PITTSBURGH (July 18, 2018) … Chronic brain implants are long-term devices used to record brain activity or stimulate neurons with electrical pulses and are a crucial component of neuroprosthetics. The performance of these devices depends on the host tissue response, which is often inflammatory and results in device performance degradation. Takashi Kozai, assistant professor of bioengineering at the University of Pittsburgh Swanson School of Engineering, was awarded an NIH R21 grant to improve device design by investigating the role of oligodendrocytes and oligodendrocyte progenitor cells in this process. Kozai will work with Franca Cambi, professor of neurology at Pitt, to develop in vivo imaging technology that will explore how these cells cause negative tissue response to chronic brain implants. Supported by the NIH’s National Institute of Neurological Disorders and Stroke, Kozai and Cambi received a two-year, $386,645 award for their research. Kozai and his collaborators recently published work that reveals the importance of the brain’s glial cells. Oligodendrocytes and oligodendrocyte progenitor cells (OPCs) are a type of glia or connective tissue in the central nervous system that play an important role in brain injury and neuronal activity, including the body’s response to brain implants. Oligodendrocytes are crucial for normal signaling in the brain. They produce proteins that help neurons grow, form synapses, and may even help neurons survive traumatic injuries. They play a key role in myelination, a process where oligodendrocytes wrap a fatty substance around the neuron’s axon to help insulate electrical signals and allow neural signals to move more rapidly. “Oligodendrocytes, like neurons, consume enormous amounts of energy,” explained Kozai. “Neurons require the energy to maintain membrane potential, while oligodendrocytes require energy to maintain high production levels of protein and lipids. As a result oligodendrocytes and neurons are one of the first cell types to die following brain injury.” “Because the oligodendrocytes provide growth factors and support for neurons, the idea is maybe if we can help to oligodendrocytes to survive after injury, they can, in turn, help the neurons to survive,” said Kozai. They plan to apply a similar logic to OPCs, which are a subtype of glia that are of particular interest because they have the capacity to differentiate into oligodendrocytes, astrocytes, or neurons during tissue repair. Kozai said, “If we can maintain a healthy environment for OPCs, maybe they can help replenish the oligodendrocyte and neuronal population, instead of turning into scar tissue forming astrocytes.” Kozai and Cambi hope to gain insight by getting a more detailed look at the life span of these cells using multiphoton imaging and neural engineering technology. Kozai said, “Much of the work on oligodendrocytes and OPCs has been carried out with post-mortem immunohistochemistry and molecular assays in disease models. As such, we only get a snapshot of the dead cells in their last moments, instead of seeing how and when they got there so that we can identify when and where to apply treatments and employ intervention strategies.” By using in vivo imaging techniques like multiphoton imaging and pinpointing brain injury using neural engineering technology, Kozai and Cambi can map out the spatiotemporal relationships between oligodendrocyte loss, neuronal cell death, and OPC tissue repair and identify targets for intervention strategies, not just for brain implants, but also many neurodegenerative diseases. ###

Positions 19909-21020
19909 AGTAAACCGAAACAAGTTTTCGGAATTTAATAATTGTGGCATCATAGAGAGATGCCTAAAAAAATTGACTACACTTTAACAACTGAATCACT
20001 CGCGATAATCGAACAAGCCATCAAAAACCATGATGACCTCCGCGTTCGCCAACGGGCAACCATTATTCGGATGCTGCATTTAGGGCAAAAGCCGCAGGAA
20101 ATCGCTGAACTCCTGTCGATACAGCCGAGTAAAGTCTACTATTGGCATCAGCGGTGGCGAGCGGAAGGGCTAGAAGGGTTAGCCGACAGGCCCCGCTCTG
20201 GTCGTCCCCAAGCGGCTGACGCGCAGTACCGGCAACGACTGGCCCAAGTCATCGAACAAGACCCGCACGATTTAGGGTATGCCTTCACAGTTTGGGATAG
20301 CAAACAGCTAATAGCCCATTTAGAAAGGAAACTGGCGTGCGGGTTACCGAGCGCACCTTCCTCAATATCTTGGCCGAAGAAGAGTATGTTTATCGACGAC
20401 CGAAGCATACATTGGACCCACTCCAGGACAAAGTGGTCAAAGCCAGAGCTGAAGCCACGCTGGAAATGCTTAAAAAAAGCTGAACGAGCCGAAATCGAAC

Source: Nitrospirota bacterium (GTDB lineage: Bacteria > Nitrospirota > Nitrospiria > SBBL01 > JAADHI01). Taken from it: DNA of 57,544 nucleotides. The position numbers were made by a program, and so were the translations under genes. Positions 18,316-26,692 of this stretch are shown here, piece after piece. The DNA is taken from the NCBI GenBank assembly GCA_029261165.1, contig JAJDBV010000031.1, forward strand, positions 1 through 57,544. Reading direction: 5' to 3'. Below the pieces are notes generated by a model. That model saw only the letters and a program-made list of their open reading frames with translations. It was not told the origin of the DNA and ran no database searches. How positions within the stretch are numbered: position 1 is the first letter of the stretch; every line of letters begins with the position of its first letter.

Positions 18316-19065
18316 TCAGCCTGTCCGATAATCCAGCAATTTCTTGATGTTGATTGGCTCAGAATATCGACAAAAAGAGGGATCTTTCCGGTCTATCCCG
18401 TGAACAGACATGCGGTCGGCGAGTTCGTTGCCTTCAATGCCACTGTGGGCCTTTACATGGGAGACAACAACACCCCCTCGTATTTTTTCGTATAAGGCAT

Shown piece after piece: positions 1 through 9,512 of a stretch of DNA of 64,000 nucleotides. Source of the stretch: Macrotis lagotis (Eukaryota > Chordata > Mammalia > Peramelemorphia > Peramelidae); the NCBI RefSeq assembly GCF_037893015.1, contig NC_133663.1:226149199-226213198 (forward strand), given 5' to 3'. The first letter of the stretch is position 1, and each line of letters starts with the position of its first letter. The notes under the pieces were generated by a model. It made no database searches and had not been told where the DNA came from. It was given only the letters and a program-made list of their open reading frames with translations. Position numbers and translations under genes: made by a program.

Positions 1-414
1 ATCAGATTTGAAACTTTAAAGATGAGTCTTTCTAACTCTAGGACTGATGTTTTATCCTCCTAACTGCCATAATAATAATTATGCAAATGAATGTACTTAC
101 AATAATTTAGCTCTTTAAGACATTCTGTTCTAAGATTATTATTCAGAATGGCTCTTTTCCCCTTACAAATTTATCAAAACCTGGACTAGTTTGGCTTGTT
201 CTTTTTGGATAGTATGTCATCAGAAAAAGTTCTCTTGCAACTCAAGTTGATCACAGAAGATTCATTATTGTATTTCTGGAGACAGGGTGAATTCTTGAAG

Psychology and Engineering Team Up for Longitudinal Look at Brain Aging Disparities


Reposted from PittWire. Read the original article here. Pitt professors of psychology Anna Marsland and Peter Gianaros have received a five-year Research Project Grant from the National Institutes of Health to revisit decade-old data from Pittsburgh residents. They’re trying to understand what aspects of health and the social environment matter for brain aging among middle-aged people. The work is part of a larger project that was initiated by Stephen Manuck, Distinguished University Professor of Health Psychology and Behavioral Medicine, called the Adult Health and Behavior Project. Now, Marsland and Gianaros are teaming up with associate professor of bioengineering and radiology Tamer Ibrahim, director of the Radiofrequency (RF) Research Facility, to bring as many of the initial participants back into the lab for testing as possible, 10 and 15 years after they were originally seen. The unique imaging technology developed in the RF Research Facility will let Marsland and Gianaros use an unconventional form of magnetic resonance imaging (MRI) to look at the brain in a level of detail that ordinary MRI techniques can’t achieve. With this new level of detail, the psychology-engineering team can link current features of brain health to prior information about inflammation, heart health and many other factors that influence memory, thinking, attention, and other phenomena sensitive to aging. Being able to predict brain aging starting in midlife could be critically important for prevention and intervention — helping reduce health disparities that follow a social and economic gradient, said Marsland. “We’re trying to encourage participants to stay involved.” Said Gianaros: “It’s important for us to show them how much we care about them and how important they are. If we see them one time, that’s great; they’ve made a contribution to science. But our interest is really more dynamic in how people change in their life. A snapshot is not the same thing as a movie.” Left to right: Pitt professors of psychology Anna Marsland and Peter Gianaros and associate professor of bioengineering and radiology Tamer Ibrahim are working together on a project studying brain aging.